When it comes to cars, a few meters can become a handful to drive in Metro Manila, but BYD ups the ante and releases the world’s first 27-meter pure electric bi-articulated bus called the K12A. The bus has a capacity of 250 people and it can travel at a maximum speed of 70 km/h. To aid in its propulsion, it has a 4WD system that can alternate between 2WD and 4WD smoothly to traverse a multitude of terrains.
The BYD K12A features an all-aluminum alloy body and BYD’s core technology of batteries, electric motors, and electronic controls. The bus will be ready to serve Bus Rapid Transit (BRT) systems around the world and is ready to be utilized by transport companies willing to use the platform.
Today, BYD once again uses its core technology, reliable products, and innovative solutions to solve the two great urban ills of congestion and pollution, The K12A will bring zero emissions to BRT systems, allowing passengers to enjoy quiet, pollution-free travel, while at the same time saving significant maintenance costs for operators.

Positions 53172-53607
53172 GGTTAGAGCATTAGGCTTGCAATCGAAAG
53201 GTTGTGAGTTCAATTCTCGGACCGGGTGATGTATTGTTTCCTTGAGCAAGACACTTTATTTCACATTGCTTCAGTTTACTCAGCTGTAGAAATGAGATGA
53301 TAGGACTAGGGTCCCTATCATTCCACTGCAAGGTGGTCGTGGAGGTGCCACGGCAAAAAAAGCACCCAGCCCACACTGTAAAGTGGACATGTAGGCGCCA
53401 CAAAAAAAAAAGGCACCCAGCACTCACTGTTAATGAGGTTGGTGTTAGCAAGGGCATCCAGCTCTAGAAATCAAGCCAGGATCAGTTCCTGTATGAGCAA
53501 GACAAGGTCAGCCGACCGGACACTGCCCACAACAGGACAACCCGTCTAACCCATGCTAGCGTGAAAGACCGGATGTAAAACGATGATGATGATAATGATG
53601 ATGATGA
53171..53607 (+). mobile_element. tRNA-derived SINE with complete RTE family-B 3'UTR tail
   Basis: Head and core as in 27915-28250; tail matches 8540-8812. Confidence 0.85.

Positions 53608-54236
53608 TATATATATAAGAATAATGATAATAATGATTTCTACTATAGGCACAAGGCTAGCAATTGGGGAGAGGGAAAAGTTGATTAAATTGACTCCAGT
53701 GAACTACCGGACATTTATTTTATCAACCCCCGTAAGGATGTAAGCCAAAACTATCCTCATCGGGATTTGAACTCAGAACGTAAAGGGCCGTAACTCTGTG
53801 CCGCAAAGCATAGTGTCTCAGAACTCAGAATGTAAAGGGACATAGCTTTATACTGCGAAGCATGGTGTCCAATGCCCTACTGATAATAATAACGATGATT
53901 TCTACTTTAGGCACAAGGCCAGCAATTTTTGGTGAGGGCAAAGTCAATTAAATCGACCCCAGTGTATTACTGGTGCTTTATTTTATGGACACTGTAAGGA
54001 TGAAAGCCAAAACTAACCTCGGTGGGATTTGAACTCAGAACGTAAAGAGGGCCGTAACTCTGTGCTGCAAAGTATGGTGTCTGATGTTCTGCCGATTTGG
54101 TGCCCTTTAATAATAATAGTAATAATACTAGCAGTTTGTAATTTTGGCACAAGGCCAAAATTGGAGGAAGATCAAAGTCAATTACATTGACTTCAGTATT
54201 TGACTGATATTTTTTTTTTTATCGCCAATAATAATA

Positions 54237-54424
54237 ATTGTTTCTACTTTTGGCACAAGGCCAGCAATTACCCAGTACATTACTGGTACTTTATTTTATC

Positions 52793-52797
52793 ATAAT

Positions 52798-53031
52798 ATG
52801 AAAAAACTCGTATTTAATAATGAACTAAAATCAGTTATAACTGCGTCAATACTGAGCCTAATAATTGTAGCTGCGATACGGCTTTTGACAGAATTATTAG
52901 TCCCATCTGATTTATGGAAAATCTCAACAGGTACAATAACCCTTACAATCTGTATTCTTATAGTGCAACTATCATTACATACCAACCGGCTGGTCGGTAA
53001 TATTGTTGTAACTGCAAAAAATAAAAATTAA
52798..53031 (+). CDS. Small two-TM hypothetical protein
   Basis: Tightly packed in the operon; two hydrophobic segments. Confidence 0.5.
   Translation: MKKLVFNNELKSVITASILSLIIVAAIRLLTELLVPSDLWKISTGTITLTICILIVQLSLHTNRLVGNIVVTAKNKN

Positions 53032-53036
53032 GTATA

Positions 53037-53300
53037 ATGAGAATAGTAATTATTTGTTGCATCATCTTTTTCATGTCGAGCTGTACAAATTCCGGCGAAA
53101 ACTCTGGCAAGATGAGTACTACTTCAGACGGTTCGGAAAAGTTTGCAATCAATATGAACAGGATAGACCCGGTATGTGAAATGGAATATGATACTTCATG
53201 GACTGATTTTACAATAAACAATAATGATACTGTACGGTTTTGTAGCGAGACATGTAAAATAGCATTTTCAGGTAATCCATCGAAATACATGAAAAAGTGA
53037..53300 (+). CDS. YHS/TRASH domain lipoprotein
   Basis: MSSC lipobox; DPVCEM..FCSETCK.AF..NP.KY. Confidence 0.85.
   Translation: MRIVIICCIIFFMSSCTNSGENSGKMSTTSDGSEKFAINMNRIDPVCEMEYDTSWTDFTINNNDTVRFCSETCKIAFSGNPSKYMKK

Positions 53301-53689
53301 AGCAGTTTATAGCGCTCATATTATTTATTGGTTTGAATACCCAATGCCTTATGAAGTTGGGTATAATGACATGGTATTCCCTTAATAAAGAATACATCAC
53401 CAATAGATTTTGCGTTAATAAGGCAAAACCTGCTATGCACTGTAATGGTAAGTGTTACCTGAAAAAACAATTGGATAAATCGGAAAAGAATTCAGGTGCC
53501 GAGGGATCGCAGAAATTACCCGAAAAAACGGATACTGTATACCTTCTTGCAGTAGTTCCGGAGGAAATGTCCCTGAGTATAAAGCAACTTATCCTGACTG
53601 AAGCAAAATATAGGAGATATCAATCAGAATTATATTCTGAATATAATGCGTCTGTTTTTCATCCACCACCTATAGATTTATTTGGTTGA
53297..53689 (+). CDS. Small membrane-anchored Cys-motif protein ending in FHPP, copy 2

The bus also features a battery heat management system that keeps the power packs running at optimum levels to avoid overheating. It also comes with an energy regeneration system that recharges the batteries. To top up the battery, the BYD comes with DC and AC charging ports that can be alternated between to meet the needs of the customers. It can keep going and last almost 300 kilometers on a single charge and can last a full day’s operation. That’s a round trip from the Autodeal main office in Makati to Batangas City, even with some traffic on the way.
Throughout the vehicle’s life cycle it can save about 360,000 liters of fuel, and save a total of 80 tons of CO2 emissions per year. More than 50,000 pure electric buses have already been distributed by BYD internationally to its clients in different parts of the globe. The brand currently ranks number one in terms of sales for buses longer than 10 meters that are purely electric. The brand responds by building a more complete R&D and production presence. It has also set up pure electric commercial vehicles in China, the U.S., Brazil, Hungary, and France.
The Philippines, however, is yet to get BYD buses employed in our public transport system. But with this kind of efficiency from electric buses, is it going to be the future of Philippine mass transport?